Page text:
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Lost Bill: As a city councilor, Bill Peduto fired a shot for gun control. Was he shooting blanks? 

"Nobody should be afraid of enforcing a law"

When Bill Peduto talked about fighting crime during his run for mayor last year, he touted a measure he'd supported while on Pittsburgh City Council — a 2008 ordinance requiring gun-owners to report the loss or theft of handguns.

On his campaign website, "Enforcing the Lost and Stolen Gun Laws" was listed as one of Peduto's 100 Policies to Change Pittsburgh, under a section on "Making Our Streets Safe." The law was intended to curtail gun violence by targeting illegal gun-trafficking: Felons who are barred from purchasing guns directly sometimes acquire them through "straw purchasers," who may later claim the gun "disappeared." As the campaign site explained, "Most guns used to commit crimes were purchased legally and were lost or stolen, eventually ending up in the hands of a criminal. If a gun is lost or stolen, the police should be informed. Aggressively implementing this law gives police tools they need to get illegal guns off the streets."

Peduto stood by the bill throughout the campaign. In an April 2013 response to the Pittsburgh Black Political Convention, he wrote, "My first order of business as Mayor will be to fully implement the Lost and Stolen Handguns legislation I authored and passed through Council."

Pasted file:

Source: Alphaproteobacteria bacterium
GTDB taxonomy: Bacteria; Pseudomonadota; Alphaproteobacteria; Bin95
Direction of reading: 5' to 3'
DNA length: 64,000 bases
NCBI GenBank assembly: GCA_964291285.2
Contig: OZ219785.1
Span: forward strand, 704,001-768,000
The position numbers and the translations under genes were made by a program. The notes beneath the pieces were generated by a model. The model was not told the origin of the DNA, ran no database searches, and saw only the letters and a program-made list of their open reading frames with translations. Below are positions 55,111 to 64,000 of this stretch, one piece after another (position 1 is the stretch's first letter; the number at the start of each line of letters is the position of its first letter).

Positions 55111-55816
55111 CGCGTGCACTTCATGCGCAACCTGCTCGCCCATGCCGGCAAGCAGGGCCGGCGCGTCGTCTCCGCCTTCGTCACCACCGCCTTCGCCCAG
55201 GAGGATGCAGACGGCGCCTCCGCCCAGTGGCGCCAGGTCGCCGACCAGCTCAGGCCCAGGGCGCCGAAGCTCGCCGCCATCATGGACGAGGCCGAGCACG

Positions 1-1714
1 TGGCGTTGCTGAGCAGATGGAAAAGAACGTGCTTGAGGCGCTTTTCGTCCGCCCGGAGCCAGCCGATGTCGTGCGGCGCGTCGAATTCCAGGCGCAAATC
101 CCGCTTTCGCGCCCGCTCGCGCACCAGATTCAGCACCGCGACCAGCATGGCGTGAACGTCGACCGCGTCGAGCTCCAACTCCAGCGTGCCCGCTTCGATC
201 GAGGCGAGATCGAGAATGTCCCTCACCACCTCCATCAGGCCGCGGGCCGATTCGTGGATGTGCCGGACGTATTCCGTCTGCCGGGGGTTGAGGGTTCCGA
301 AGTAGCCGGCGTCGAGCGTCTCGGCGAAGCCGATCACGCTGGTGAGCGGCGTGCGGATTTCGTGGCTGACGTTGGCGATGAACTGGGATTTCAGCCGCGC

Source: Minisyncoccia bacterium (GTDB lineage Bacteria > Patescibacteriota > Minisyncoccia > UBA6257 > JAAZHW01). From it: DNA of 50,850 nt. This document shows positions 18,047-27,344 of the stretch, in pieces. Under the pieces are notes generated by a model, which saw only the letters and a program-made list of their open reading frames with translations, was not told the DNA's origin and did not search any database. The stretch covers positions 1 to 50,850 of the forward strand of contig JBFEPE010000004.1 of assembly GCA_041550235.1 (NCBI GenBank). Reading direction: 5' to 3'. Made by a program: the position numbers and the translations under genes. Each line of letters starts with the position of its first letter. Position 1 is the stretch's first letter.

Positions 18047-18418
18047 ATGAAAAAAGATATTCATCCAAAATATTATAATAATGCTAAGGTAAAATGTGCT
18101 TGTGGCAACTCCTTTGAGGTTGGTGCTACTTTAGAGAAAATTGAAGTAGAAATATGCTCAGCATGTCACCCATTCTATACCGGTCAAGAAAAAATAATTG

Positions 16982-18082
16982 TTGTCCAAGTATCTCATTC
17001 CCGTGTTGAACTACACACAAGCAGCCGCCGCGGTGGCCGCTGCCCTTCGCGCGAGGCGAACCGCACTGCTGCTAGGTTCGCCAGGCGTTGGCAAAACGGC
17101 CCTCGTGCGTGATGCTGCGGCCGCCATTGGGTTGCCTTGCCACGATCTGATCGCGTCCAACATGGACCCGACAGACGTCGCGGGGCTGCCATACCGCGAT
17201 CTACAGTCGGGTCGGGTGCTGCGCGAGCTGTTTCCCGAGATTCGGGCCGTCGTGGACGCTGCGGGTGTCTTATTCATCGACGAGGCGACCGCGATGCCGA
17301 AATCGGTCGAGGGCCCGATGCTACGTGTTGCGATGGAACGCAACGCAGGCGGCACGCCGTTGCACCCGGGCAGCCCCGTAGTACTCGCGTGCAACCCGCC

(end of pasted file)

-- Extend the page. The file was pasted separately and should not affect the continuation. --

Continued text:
Just days after Peduto was elected mayor in November, he again pledged to enforce the legislation, at a public-action meeting of the Pennsylvania Interfaith Impact Network.

But four months after taking office, no one has been charged under the ordinance. And Peduto tells City Paper that's unlikely to change.

"If we try it, we'll be sued, and under present state law, we will probably lose," Peduto says.

Under the ordinance, individuals who do not report their guns lost or stolen within 24 hours of discovering they are missing can be fined $500 — and $1,000 for each subsequent offense. Peduto wouldn't entirely rule out fining people: The city "may still try to make a couple cases" down the road, he says. But he says his focus will be on replicating an awareness campaign started in Philadelphia — which also has an unenforced lost-and-stolen ordinance on the books — urging gun-owners to report missing firearms.

Critics of Pittsburgh's ordinance, though, say Peduto's shift proves that the bill was never enforceable. Kim Stolfer, chairman of Firearms Owners Against Crime, says the legal landscape hasn't changed since the law was passed, let alone since Peduto's 2013 campaign.

During the debate over passing the bill, says Stolfer, "I said it wouldn't be enforced because it's illegal. ... It's just as illegal today as it was then."

Pittsburgh City Council passed lost-and-stolen legislation in December 2008 by a 6-1 vote. It became law in 2009 but was never signed by then-Mayor Luke Ravenstahl. The law has been in limbo ever since. Ravenstahl didn't enforce it, arguing that Pennsylvania state law prohibits local regulation of legal gun ownership. Nor has the law's constitutionality ever been decided: Courts have held that, until someone is prosecuted under the ordinance, no one has a legal basis for challenging it.